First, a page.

For the past few weeks we’ve been in the midst of reviewing the Iliad & Odyssey Complete Set by Memoria Press. I must say – I’ve never had a product from Memoria Press that didn’t deliver above and beyond my expecations. The Iliad & Odyssey Complete Set is no different.
- Complete Set Price: $135
- Complete set includes one each for the Iliad and Odyssey:
- Instructional DVD
- Physical book
- Teacher’s Guide (with answers)
- Student Guide (to be completed by student) – each student guide is meant to be consumed by one student – write in it!
- Each set is individually priced at $75 if you only want to study the Iliad or the Odyssey
- Age ranges: 7th grade – 12th grade
How We Used the Program In Our Home
My intention was to use this program with our freshman daughter, Lauren. However, she’s slammed at the moment with other projects, so I enlisted our senior, James. He needed two more full length books for his final high school English credit and this fit our needs exactly.
This may work very differently in your home, but for us, being that James is a senior, he’s pretty much independent in his studies. I gave him the Iliad book, the set of DVDs, and the student guide. I kept the teacher’s manual which includes the answer keys, additional information, etc.
The Iliad itself is broken out into books, not chapters. The DVDs and student guide are also set up the same way – separated by books. James’ format was to read a book, watch the DVD for that one book, and then answer the student guide questions for that same book. Once he finished a book, I would grade his answers.
For James, he was able to fully complete one book within a few days. But, he’s a senior and moves at a faster pace than younger students might. If you have younger students, it may take them anywhere from 3-4 days per book or a whole week. It really depends on your student’s own abilities. I included James’ thoughts below but he found the material to not be too difficult.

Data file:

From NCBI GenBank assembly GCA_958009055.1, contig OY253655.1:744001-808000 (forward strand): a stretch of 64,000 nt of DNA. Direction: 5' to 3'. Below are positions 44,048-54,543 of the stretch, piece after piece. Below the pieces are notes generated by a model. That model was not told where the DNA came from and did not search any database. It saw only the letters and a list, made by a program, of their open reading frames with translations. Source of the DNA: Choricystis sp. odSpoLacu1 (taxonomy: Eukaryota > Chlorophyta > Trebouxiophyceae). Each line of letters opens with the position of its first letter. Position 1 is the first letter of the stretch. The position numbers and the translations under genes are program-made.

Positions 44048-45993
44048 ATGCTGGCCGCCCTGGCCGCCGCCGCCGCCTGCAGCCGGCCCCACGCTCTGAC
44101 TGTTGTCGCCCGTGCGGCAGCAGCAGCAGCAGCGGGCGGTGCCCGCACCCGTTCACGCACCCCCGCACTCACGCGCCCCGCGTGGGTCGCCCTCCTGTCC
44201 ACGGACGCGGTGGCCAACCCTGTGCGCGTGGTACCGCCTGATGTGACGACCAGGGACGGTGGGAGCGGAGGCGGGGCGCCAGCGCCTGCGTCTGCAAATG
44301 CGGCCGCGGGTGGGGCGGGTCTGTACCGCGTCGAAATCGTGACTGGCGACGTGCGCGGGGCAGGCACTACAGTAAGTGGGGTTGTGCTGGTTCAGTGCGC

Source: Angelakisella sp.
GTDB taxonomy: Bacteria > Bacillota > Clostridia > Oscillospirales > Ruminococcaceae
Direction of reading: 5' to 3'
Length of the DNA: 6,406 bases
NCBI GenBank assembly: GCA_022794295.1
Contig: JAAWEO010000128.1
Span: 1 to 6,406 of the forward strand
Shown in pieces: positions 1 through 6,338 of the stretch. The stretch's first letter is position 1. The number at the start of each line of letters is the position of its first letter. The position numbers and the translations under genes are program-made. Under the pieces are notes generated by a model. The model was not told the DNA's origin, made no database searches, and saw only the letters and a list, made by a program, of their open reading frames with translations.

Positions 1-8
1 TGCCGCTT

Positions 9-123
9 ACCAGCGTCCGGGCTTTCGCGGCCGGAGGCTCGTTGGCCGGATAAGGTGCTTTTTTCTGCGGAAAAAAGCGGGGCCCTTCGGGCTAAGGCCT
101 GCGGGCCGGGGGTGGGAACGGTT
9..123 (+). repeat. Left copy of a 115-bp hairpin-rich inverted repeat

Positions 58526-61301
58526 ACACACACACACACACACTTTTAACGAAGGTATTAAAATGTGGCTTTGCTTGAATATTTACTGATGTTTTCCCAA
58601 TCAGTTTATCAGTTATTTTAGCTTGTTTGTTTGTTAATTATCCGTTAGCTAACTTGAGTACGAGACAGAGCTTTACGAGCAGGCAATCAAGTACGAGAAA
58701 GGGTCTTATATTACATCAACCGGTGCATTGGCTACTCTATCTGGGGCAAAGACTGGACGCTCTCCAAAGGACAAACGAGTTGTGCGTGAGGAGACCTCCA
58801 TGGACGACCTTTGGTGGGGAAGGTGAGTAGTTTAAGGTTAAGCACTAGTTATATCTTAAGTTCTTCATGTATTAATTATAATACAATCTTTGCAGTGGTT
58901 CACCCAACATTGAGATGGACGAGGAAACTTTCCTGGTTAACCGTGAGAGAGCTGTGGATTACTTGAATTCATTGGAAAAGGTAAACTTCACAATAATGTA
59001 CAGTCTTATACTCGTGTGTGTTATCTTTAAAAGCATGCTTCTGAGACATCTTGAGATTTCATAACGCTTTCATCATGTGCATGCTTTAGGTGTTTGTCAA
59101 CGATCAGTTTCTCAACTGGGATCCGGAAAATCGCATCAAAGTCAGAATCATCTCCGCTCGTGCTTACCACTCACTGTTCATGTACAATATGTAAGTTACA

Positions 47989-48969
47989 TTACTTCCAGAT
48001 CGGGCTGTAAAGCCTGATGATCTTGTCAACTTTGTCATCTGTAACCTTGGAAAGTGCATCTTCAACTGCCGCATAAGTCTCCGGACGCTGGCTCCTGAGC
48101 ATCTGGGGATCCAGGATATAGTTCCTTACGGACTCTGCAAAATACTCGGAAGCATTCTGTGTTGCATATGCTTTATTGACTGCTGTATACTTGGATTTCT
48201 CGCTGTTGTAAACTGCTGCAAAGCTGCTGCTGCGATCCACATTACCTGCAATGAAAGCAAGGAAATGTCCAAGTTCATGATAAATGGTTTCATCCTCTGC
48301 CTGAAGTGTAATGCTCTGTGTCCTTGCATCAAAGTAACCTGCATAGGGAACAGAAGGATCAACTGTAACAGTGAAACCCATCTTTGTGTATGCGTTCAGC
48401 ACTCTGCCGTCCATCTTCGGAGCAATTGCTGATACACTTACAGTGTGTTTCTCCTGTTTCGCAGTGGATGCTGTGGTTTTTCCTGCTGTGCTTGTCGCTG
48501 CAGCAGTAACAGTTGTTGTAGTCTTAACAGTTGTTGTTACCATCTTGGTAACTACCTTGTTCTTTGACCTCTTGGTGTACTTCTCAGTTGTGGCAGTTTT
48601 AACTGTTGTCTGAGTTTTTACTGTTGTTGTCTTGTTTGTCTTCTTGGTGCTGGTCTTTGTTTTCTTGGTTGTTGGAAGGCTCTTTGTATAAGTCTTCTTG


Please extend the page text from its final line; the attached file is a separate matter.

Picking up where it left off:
The DVD videos are about 30-45 minutes in length and discuss the history behind the story. It’s almost like sitting in a classroom with the teacher explaining the book, the background, and key pieces of information that we may not understand in this day and age when we’re so far removed from this time period.
According to James, “I like it, but there’s a lot of names of the tribes and clans, government, and people involved. Overall, it’s a good story that can get confusing with all the names. The plot line on how Achilles takes over Troy is great. The DVDs really help explain the questions. They don’t cover everything because that would give away the answers. In the DVDs, the teacher goes over the complicated dialogue scenes when there’s multiple people and the various kings and oracles. There are some kind of “adult themed” conversations but nothing in detail…about like what you would see in the Bible. The student guide is good. They lay everything out for you in great detail. The questions are easy to understand, just make sure you read the passages over before answering the study guide questions.”
While James was reviewing the Iliad, I started with the Odyssey. The format is the same as with the Iliad. I found the DVDs to be eye opening and helpful. The Student Guide has questions for all 24 books. The Appendix at the back of the Student Guide is very helpful with genealogies, alternate names of the Greeks and Trojans, the friends and foes of Homer’s Iliad, and a glossary of weaponry and armor terms. The Teacher Guide includes several sections for each book: Background and Drill, Discussion Help, Questions to Mark for Test; Teacher Notes, and Essays and Assignments. In addition, it includes images of the Student Guide pages with the answers of those pages. The answers for the questions are also in the back of the Teacher Guide, along with tests for Books 1-10, Books 1-18, and then the Final. It also contains the same Appendix as that in the Student Guide.
Regarding the student guides, they ask questions
The Iliad & Odyssey Complete Set is comprehensive with reading, videos, questions, essays, and unit tests. By the time your student finishes the set they will have a very thorough knowledge of the setting, the books, and the history of that time, as well as a grand adventure in the books themselves. While you may choose not to do some of the essays and assignments, they are worth adding a few here and there (depending on your student). We will be incorporating a few into our own homeschool, although we won’t do them all.
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